2015 Participants
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NAME: Daniel Crow

Effect of Opioids on Neonates

The chronic abuse of opioids in southern West Virginia has many harmful effects on addicts. Of particular interest in this region is the effect of opioid abuse by pregnant mothers on their unborn children and ensuing consequences. The resulting Neonatal Abstinence Syndrome appears to be linked to epigenetic mechanisms (molecular mechanisms involved in the regulation of gene expression that do not involve changes in DNA sequences), as opposed to a standard genetic effect. This stunted neuronal development is linked to the effect of opioids in the blood of the neonatal brain. To examine the effect of the opioid on the neonatal brain, brain cell cultures will be used as a model neuronal on the effect of opioids on brain development.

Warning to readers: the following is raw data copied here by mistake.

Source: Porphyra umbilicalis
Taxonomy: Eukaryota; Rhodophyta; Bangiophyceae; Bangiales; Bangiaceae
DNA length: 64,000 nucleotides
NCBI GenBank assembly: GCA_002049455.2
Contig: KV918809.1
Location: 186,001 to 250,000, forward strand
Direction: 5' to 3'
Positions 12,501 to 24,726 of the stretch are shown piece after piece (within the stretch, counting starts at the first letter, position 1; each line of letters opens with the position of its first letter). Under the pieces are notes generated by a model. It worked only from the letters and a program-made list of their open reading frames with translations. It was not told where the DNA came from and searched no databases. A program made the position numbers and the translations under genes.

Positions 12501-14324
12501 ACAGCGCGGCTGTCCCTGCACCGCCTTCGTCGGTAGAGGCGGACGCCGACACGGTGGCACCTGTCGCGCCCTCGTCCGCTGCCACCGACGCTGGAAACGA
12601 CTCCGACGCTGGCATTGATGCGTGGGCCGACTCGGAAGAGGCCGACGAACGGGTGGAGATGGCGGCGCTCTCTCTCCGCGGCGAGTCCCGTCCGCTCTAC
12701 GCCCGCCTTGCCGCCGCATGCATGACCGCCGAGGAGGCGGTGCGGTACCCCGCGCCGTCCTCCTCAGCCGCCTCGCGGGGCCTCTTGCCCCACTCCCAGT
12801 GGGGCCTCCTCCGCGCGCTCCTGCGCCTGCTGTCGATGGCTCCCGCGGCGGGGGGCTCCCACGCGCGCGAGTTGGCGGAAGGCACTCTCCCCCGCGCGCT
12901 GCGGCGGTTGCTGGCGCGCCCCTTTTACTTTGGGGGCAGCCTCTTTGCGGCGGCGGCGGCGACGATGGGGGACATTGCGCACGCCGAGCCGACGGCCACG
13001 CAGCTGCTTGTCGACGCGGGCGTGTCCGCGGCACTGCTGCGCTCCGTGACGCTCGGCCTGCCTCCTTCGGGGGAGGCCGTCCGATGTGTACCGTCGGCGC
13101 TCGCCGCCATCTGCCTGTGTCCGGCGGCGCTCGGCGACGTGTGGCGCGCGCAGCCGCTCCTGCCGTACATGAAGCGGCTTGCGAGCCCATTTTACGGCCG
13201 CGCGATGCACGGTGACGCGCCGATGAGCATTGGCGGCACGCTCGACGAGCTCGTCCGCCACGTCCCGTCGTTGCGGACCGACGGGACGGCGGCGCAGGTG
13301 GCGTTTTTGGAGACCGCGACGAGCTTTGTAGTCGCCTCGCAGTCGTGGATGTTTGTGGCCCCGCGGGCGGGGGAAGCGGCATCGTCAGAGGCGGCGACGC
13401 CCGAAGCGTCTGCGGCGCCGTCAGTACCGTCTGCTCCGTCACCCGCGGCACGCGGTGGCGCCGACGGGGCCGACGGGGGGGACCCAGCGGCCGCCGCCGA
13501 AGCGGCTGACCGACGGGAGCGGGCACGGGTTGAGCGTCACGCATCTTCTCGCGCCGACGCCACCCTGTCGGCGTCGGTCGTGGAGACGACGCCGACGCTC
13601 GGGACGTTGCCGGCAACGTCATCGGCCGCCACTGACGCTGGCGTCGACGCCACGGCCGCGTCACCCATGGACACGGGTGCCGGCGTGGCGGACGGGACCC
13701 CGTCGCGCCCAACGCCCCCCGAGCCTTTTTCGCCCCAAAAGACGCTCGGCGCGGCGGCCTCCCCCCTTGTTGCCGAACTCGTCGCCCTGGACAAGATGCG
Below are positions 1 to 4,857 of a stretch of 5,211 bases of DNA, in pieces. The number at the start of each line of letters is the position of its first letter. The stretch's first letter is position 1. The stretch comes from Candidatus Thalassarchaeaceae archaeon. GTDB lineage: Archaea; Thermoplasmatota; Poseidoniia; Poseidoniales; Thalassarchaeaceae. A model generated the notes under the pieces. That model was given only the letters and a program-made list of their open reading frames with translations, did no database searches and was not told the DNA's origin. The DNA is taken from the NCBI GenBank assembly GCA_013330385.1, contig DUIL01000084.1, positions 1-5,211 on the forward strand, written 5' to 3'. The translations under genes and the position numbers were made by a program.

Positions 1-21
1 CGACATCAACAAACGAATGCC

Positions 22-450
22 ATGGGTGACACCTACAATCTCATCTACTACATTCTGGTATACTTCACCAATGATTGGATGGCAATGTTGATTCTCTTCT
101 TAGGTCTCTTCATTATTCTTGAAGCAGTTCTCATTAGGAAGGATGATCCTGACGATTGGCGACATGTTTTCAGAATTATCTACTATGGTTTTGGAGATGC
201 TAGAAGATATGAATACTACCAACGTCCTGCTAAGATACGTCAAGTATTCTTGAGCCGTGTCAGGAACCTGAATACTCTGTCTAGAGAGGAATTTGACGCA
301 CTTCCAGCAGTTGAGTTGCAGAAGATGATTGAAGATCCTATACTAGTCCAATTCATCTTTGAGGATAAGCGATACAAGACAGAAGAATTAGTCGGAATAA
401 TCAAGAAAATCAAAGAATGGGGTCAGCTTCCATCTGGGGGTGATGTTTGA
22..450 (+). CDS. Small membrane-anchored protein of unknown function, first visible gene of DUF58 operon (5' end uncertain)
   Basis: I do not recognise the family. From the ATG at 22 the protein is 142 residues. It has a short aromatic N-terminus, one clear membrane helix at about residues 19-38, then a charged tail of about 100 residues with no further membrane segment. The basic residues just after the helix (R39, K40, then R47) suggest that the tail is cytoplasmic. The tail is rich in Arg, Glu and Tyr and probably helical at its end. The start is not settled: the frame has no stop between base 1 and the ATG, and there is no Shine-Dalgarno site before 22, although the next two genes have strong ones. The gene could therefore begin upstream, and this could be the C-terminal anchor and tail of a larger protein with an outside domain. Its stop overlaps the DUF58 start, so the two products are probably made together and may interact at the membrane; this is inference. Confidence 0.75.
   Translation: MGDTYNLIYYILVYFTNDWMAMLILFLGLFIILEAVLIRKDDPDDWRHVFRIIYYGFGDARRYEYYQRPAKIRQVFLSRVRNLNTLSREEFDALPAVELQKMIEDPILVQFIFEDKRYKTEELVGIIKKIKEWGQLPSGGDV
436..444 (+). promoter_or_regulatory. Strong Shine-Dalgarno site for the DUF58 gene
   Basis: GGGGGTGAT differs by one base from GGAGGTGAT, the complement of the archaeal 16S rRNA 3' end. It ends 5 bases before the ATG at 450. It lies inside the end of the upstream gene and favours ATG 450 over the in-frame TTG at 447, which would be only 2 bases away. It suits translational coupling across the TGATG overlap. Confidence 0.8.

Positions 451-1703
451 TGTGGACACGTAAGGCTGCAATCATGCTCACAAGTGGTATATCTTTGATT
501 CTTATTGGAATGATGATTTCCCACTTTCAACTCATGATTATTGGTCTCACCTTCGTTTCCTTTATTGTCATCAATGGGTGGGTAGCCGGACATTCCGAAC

To confirm and characterize the epigenetic contribution of the opioid’s pharmacological pathway will be examined via quantification of mRNA produced in presence or absence of opioids and matched with histone modifications known to contribute to the regulation of gene expression. mRNA levels measured by real time quantitative polymerase chain reaction can give definitive ratios of the presence of particular developmental regulators of the cell differentiation and development such as growth factors that control neuronal development. However, without correlating analysis of the mechanism and genomic location of the potential chromatin remodeling, the mechanism of action leading to the opioid in phenotypic change cannot be fully determined. Together, presence of mRNA and local analysis of chromatin structure and composition will allow us to relate global cellular responses to specific modification caused by opioid activity.